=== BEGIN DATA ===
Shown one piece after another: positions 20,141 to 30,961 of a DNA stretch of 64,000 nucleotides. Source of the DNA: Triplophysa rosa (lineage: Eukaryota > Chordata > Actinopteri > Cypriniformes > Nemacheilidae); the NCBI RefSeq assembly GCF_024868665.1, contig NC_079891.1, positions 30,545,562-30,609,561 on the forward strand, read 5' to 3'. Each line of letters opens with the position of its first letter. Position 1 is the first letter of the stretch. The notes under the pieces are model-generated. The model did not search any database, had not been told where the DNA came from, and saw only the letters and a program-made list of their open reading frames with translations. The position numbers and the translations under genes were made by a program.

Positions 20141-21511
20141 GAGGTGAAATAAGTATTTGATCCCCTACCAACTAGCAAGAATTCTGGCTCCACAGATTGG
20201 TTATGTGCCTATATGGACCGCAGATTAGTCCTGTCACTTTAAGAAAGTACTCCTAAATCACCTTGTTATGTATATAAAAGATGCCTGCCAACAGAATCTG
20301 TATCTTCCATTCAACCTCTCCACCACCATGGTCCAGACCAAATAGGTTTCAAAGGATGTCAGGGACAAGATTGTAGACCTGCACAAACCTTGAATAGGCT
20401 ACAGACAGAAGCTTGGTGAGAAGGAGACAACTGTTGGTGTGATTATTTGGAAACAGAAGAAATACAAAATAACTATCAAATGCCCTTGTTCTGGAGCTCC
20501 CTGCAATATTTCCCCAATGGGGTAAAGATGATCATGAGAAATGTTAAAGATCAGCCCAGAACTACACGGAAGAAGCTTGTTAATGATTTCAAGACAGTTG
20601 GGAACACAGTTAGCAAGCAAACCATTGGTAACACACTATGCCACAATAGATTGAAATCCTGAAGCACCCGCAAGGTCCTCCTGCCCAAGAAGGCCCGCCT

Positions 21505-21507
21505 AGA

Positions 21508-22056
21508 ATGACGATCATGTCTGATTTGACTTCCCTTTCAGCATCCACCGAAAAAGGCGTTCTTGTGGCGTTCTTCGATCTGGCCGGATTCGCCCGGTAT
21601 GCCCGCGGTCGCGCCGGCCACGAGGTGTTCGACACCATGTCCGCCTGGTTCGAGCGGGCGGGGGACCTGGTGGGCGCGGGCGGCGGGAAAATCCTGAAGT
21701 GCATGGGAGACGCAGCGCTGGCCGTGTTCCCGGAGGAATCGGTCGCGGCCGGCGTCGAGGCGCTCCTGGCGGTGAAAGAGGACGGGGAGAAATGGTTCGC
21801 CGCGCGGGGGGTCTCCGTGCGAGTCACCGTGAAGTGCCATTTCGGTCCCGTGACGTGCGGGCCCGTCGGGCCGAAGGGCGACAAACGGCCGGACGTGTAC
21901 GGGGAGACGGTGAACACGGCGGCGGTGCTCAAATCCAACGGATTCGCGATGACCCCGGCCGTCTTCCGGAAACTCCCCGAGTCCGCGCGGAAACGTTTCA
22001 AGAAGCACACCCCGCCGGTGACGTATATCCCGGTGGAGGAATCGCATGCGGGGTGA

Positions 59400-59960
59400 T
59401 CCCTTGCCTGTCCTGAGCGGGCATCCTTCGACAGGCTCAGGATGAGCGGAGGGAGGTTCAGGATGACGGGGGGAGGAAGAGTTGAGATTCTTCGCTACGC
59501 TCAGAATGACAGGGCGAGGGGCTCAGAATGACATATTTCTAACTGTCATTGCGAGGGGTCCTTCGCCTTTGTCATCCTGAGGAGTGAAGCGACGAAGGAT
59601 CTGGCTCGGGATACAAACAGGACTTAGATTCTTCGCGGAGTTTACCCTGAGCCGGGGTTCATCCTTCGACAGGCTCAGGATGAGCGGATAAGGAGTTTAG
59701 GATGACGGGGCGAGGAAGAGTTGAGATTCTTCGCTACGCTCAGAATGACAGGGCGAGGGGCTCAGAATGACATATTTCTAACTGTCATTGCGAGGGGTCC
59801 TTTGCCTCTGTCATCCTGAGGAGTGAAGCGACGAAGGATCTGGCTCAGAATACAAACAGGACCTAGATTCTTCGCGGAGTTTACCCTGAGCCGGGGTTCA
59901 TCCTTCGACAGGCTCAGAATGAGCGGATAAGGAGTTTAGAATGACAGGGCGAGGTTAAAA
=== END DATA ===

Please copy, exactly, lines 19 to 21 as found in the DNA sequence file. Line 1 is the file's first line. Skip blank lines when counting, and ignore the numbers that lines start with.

59400 T
59401 CCCTTGCCTGTCCTGAGCGGGCATCCTTCGACAGGCTCAGGATGAGCGGAGGGAGGTTCAGGATGACGGGGGGAGGAAGAGTTGAGATTCTTCGCTACGC
59501 TCAGAATGACAGGGCGAGGGGCTCAGAATGACATATTTCTAACTGTCATTGCGAGGGGTCCTTCGCCTTTGTCATCCTGAGGAGTGAAGCGACGAAGGAT